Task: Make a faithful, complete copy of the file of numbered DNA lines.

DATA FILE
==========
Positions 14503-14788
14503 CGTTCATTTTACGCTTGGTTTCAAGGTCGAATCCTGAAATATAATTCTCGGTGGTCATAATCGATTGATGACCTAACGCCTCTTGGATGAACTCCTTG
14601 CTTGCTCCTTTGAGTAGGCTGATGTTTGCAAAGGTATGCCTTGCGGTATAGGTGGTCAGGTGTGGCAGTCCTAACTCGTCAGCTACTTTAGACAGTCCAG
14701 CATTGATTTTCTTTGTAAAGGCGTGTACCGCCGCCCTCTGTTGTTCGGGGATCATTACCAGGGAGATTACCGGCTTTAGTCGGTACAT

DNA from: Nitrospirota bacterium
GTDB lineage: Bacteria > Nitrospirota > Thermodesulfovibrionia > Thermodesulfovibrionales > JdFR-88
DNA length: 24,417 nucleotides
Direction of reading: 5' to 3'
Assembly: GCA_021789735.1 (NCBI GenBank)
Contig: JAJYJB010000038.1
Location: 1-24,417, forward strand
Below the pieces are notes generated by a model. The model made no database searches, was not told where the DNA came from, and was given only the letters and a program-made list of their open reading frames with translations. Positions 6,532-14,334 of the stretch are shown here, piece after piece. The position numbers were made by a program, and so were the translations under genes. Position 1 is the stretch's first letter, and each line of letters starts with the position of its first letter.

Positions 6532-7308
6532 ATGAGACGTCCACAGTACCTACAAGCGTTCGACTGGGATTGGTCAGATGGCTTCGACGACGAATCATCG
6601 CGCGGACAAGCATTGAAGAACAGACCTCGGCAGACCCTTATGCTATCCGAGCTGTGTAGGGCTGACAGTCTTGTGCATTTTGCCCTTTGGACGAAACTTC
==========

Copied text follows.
Positions 14503-14788
14503 CGTTCATTTTACGCTTGGTTTCAAGGTCGAATCCTGAAATATAATTCTCGGTGGTCATAATCGATTGATGACCTAACGCCTCTTGGATGAACTCCTTG
14601 CTTGCTCCTTTGAGTAGGCTGATGTTTGCAAAGGTATGCCTTGCGGTATAGGTGGTCAGGTGTGGCAGTCCTAACTCGTCAGCTACTTTAGACAGTCCAG
14701 CATTGATTTTCTTTGTAAAGGCGTGTACCGCCGCCCTCTGTTGTTCGGGGATCATTACCAGGGAGATTACCGGCTTTAGTCGGTACAT

DNA from: Nitrospirota bacterium
GTDB lineage: Bacteria > Nitrospirota > Thermodesulfovibrionia > Thermodesulfovibrionales > JdFR-88
DNA length: 24,417 nucleotides
Direction of reading: 5' to 3'
Assembly: GCA_021789735.1 (NCBI GenBank)
Contig: JAJYJB010000038.1
Location: 1-24,417, forward strand
Below the pieces are notes generated by a model. The model made no database searches, was not told where the DNA came from, and was given only the letters and a program-made list of their open reading frames with translations. Positions 6,532-14,334 of the stretch are shown here, piece after piece. The position numbers were made by a program, and so were the translations under genes. Position 1 is the stretch's first letter, and each line of letters starts with the position of its first letter.

Positions 6532-7308
6532 ATGAGACGTCCACAGTACCTACAAGCGTTCGACTGGGATTGGTCAGATGGCTTCGACGACGAATCATCG
6601 CGCGGACAAGCATTGAAGAACAGACCTCGGCAGACCCTTATGCTATCCGAGCTGTGTAGGGCTGACAGTCTTGTGCATTTTGCCCTTTGGACGAAACTTC